Thanks for the additional information. It is helpful. I am so sorry this little girl was subjected to such abuse at such a young age. It is a shame. I do worry that it might have led to some long term pain issues from the pins and repairs done. Often dogs will develop arthritis and aches from severe injuries that remain long after the bones have healed. This might be a contributing factor to he seemingly jekyll and hyde act. She may allow some petting but if she is in pain, it becomes too much and she lashes out to stop you from petting her. There are some medical conditions that can cause sudden aggression as well as pain and those may be a factor. Unfortunately, these would not be able to be ruled out without testing.
Another part of this is a dominance issue. She is indeed trying to boss the humans around and it seems to be working. As long as she is ok with what you are doing, everything is fine, but then she become tired of being touched and just wants to lay there undisturbed and when you continue, she lashes out. Over time, YOU learn that when she growls, you stop petting or leave her alone. This is behavior we see with dominant dogs.
Many dominant dogs are described as well behaved until you try to get them to do something they do not want to do, and then they reprimand you either with a growl or bite if you don't heed the growl. Things like taking away something they want, making them move when they don't want to, waking them up, etc can cause them to reprimand (bite) you. Seems that this should be familiar to you.
Dogs that are allowed on furniture (even if put on the furniture) tend to feel that since they are elevated to your level or higher if on your lap, they mentally feel elevated as well in the pack order and thus are the boss. Keeping them on the floor can help lower them mentally back to a submissive position in the pack. So the first thing is to not allow her higher that the humans or even on the same level. If she insists on getting up on the furniture or lap, attach a leash and use it to remove her from the furniture. Give a correction in the form of a short tug and firm "NO" when ahe attempts to get on and a treat when she starts not trying to get on the furniture. Thus you are providing negative reinforcement for the getting on the furniture and positive reinforcement for the desired behavior (not attempting to get on the furniture). The leash stops her from biting you when attempting to move her.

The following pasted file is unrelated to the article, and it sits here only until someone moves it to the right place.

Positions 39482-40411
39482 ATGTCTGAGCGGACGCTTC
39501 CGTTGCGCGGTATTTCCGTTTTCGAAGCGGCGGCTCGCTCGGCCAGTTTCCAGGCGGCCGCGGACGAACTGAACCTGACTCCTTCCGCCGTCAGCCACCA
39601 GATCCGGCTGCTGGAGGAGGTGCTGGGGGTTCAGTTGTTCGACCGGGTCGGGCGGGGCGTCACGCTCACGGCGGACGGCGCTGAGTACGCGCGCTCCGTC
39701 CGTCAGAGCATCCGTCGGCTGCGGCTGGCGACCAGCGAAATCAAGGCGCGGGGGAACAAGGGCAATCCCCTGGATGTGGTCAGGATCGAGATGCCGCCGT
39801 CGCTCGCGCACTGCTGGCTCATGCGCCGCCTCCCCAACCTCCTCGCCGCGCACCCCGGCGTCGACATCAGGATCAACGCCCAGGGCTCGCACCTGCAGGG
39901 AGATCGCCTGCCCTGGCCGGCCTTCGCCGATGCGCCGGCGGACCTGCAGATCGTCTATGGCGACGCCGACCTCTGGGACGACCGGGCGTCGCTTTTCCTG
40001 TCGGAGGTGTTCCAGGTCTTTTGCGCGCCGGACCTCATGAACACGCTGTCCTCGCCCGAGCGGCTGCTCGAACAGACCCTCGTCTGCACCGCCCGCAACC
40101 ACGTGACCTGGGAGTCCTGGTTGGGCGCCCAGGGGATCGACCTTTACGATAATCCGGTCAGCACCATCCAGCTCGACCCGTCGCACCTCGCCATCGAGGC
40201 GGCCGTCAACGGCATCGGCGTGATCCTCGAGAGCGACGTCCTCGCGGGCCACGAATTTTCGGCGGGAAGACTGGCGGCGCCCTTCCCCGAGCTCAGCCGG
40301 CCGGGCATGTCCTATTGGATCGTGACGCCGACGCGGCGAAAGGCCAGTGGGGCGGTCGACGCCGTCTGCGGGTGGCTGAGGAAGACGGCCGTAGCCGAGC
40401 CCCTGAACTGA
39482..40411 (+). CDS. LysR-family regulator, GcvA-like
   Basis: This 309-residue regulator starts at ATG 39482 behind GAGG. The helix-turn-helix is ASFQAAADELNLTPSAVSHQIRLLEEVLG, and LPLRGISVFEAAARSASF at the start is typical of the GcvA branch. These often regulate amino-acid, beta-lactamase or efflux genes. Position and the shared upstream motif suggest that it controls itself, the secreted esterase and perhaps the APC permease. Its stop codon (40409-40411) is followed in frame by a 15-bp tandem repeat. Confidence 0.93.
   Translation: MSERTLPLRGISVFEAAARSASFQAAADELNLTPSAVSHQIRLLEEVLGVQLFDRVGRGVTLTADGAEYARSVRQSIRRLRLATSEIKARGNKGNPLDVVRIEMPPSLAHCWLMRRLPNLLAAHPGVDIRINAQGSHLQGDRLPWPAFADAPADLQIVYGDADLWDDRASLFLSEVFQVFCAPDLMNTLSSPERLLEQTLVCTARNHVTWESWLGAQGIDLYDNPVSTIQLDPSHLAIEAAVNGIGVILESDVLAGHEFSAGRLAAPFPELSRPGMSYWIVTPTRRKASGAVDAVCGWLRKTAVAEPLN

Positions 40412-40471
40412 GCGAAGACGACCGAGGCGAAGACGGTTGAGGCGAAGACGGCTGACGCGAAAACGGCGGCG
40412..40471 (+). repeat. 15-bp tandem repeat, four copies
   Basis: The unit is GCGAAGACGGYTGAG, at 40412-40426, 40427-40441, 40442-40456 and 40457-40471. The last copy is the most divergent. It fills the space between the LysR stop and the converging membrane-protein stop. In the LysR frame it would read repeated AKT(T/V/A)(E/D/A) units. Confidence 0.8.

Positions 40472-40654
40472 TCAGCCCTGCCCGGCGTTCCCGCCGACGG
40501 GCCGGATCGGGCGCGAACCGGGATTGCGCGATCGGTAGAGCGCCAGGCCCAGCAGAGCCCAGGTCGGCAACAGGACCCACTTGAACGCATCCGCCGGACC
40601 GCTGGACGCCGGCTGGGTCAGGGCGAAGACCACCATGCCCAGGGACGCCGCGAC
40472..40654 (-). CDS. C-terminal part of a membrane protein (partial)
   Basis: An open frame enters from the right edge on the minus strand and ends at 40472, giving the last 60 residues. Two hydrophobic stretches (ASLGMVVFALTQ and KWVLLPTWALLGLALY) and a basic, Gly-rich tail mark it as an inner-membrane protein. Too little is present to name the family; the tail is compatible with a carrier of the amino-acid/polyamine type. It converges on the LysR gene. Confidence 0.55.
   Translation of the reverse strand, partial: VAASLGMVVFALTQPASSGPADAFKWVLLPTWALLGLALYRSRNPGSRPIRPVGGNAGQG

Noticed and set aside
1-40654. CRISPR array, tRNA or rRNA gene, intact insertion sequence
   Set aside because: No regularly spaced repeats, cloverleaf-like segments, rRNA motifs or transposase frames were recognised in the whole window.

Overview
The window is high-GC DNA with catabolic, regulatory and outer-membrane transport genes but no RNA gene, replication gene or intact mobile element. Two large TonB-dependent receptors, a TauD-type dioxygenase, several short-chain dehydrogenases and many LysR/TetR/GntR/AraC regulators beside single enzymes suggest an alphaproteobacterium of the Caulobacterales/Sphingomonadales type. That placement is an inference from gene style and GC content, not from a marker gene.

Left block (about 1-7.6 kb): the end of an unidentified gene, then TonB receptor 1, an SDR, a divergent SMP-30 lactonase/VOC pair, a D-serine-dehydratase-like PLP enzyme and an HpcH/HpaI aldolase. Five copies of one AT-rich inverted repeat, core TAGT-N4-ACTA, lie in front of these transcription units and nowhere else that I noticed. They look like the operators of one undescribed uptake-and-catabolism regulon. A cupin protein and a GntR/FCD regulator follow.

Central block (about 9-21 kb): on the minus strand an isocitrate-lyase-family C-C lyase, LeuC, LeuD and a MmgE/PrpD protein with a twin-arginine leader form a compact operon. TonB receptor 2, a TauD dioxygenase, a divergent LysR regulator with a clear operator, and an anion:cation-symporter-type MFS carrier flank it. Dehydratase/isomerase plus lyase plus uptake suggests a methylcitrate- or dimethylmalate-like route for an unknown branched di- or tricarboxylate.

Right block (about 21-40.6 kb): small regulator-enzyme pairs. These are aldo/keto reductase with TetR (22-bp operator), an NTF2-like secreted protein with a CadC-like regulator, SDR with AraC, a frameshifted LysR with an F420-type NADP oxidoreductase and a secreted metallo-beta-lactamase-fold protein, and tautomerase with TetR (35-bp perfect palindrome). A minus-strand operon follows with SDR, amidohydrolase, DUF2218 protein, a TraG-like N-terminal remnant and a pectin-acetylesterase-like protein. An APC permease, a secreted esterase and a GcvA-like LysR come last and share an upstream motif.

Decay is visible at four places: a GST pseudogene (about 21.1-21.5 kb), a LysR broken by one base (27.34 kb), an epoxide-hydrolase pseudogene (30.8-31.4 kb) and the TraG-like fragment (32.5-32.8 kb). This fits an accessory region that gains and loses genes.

There are other ways to regain the dominant position in the house as well. The best way is to start obedience training. While a formal training class is great, you need to do a lot of work at home with her. Practice what you learn in class at home.
Training works best if you train at least 30 minutes a day (two 15 minute sessions). I would start making your dog work via the Nothing in life is free program (NILF). It is outlined below.
Obedience training helps by making the humans the bosses and lower members do not reprimand the boss, and it also helps a dog gain self confidence by teaching them what humans expect of them when they give a command, so it helps with fear biting as well. It really is an all around great behavior modifier for various situation.
You want to keep a short leash on her to get her attention when she needs a reprimand. If she disobeys in any way including growling at you or your husband, use the leash and a verbal reprimand. I know not letter her on the furniture may be difficult for you, but you have to at least for a few weeks after she stops trying. After that, make her obey a command in order to EARN the privilege of coming on the couch for some affection. Once YOU decide it has been long enough, give the command for her to get off the couch. Some use OFF, other use GO. She respect you more and be less likely to try to reprimand you since the obedience work and lowering her in the pack will make you the boss and you don't reprimand the boss. Only the boss reprimands. Now it won't help for pain related attacks.
So you have already started on the most important part of correcting the situation with the obedience training. So just add the daily practice, and keep her off the furniture and make her work for the basics in life. It is not cruel. Additonally, if you are giving her attention by petting her when she is displaying unwanted behavior, you are actually encouraging the behavior. I know it is hard to be firm with a dog when you know they have had a horrible start in life, but they tend to put that behind them quicker than humans do.
In addition, if the situation is not improving using the techniques I describe, you may have to consult a professional behaviorist. You can usually find a behaviorist by asking your Vet for a recommendation or you may be able to find one using the following site.
I hope this information is helpful to you and you are satisfied with my response. If you would like any additional information or have more questions please don’t hesitate to press the reply to expert or continue conversation button so I can address any issues you still have .